This habit provided ample opportunity for me to reflect on my past experience and look to the future.
It is dangerous for education to be competitive. Before you get your feathers ruffled, let me provide a story to provide further clarity. As I mentioned last week in my professional experience blog post, I have spend the majority of my professional career in North Carolina. I experienced push and pull factors to relocate back to California. One of the major push factors was the education budget proposal for my last year in North Carolina. The state legislature, in it's infinite wisdom, wanted to make teachers compete with each other like businesses compete. They believed that it would create innovation, and drive student success if teacher pay was tied to student performance. It did not. Quite the opposite, in fact. The environment deteriorated. It was like working in a nuclear fallout zone. I don't blame any of the teachers I worked with for not wanting to share their best practices. I wouldn't have. I wouldn't want to give another teacher the tools to do better than me, so they can get paid a livable wage while I don't. I was at the district office as an Instructional Technology Specialist at this point, supporting our 1:1 technology model, so this is based on my observations of my schools. The Chief Instructional Officer called the Tech Specialists into a meeting at the beginning of the year and told us that it was going to be very difficult for us to do our jobs. One of the primary foci was to foster collaborative dialogues among teachers about how to best use the chrome books as part of the teachers daily instructional practice. I couldn't get a teacher to show up to a planning meeting to save my life. A change of venue to a happy hour location, with refreshments provided, didn't work either. I even brought rice crispy treats to school and hand delivered them to teachers with an invitation to come.
Luckily for me my teachers and my colleagues, the state finally passed a budget in October that did not include a correlation of pay to student performance. It was night and day. Teachers instantly began to share. They came to my training sessions, some asked when the next one at happy hour would be, I reminded them that the happy hour idea wasn't a popular one, so I returned to the previous training model. The moment competition ceased in the school, vibrant learning re-emerged.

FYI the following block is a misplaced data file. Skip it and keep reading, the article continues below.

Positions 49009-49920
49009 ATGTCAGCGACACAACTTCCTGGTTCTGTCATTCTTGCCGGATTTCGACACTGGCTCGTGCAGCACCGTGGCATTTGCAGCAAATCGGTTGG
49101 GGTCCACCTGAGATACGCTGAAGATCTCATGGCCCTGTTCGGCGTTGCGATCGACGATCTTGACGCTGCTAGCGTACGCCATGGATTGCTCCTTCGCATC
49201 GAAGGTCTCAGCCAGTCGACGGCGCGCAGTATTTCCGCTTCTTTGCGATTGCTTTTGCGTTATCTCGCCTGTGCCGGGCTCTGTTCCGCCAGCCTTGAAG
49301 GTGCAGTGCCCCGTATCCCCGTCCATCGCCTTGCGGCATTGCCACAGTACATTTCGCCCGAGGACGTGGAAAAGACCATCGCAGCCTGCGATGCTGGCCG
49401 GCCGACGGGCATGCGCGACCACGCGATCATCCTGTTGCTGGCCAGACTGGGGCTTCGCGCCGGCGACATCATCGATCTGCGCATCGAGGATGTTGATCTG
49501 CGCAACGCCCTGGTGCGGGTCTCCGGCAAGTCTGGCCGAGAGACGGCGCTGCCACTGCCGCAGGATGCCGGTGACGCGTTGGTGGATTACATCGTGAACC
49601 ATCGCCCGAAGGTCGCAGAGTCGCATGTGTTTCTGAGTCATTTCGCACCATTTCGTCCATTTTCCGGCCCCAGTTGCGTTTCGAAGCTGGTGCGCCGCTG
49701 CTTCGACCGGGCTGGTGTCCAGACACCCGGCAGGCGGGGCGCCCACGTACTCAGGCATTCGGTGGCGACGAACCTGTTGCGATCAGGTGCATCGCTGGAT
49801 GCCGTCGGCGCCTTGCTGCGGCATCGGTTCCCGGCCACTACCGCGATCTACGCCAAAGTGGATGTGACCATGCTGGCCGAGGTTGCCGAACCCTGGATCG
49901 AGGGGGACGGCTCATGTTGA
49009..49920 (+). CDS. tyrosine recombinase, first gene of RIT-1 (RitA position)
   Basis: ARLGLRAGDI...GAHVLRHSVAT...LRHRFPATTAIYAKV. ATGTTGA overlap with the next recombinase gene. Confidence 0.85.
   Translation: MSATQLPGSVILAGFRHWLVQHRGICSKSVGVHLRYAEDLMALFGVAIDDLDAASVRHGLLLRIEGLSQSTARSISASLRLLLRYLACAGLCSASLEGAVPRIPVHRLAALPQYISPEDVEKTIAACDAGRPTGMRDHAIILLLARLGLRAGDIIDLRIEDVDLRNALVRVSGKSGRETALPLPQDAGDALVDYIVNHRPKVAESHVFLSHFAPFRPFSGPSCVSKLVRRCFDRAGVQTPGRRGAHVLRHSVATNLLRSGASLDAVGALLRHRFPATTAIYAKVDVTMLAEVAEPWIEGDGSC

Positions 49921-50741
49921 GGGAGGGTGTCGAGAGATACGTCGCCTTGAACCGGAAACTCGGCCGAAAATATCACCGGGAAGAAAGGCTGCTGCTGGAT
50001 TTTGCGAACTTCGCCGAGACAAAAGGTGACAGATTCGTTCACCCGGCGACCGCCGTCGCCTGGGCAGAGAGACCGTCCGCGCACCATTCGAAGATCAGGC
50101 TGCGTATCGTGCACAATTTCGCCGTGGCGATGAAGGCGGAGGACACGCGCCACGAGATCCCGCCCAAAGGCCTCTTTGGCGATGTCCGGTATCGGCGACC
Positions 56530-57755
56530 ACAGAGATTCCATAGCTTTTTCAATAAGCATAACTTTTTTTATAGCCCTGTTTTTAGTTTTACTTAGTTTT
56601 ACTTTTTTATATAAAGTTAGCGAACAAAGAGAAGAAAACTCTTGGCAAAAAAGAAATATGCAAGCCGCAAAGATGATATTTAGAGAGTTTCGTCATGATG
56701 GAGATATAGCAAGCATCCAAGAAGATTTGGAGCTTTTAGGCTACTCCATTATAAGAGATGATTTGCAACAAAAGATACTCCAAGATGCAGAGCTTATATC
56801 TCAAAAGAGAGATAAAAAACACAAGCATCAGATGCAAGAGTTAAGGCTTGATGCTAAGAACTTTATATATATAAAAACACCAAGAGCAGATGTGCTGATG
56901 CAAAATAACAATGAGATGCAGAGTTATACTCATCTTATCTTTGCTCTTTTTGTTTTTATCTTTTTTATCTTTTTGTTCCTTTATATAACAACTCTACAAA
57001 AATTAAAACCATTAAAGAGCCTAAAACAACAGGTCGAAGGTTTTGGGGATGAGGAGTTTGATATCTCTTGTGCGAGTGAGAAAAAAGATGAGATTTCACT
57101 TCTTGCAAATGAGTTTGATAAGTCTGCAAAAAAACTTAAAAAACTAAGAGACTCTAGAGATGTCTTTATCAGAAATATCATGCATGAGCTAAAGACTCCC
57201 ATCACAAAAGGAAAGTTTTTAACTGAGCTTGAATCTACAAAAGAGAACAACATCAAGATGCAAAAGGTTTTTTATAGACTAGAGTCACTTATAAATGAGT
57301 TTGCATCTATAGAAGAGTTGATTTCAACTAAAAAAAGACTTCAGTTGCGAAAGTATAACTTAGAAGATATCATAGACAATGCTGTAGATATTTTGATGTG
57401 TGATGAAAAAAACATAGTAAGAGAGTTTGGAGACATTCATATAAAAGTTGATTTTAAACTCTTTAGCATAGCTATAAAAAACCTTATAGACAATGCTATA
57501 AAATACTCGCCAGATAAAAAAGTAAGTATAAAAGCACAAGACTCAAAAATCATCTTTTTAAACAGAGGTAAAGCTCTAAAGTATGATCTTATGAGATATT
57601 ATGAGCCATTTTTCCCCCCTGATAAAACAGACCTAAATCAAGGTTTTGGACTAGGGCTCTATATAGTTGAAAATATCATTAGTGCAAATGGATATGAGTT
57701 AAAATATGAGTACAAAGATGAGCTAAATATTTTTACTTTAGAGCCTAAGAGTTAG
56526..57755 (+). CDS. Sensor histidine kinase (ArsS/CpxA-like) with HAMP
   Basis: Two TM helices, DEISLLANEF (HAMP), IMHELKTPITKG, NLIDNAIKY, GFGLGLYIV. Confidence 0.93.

Sports and other activities have competition as a purpose. Education shouldn't be a competition between teachers, administrators, or students. A teacher shouldn't have to compete with one of their more interesting students for a productive classroom. As I said in my Culture blog for this week, "Courage is what it takes to stand up and speak, it is also what it takes to sit down and listen (W. Churchill)." I won't compete with my interesting students, I try to listen to them, and if the opportunity doesn't present itself, I invite them to go to the office, or ask that they share when I am done giving instruction.
We just had progress reports distributed last week, which means that the emails from parents requesting meetings has commenced. While talking with my colleague, Rebecca, about this habit, we were both encouraged to think about the upcoming meetings, and how we can best present ourselves and dialogue with our parents. Digging in your heels doesn't do well with our community. If we problem solve and find the middle road, perhaps we can have consensus with our parents. Like Obi-Wan Kenobi told Anakin Skywalker in Episode III, "If you stop, think, and use the force, the solution to the problem will present itself."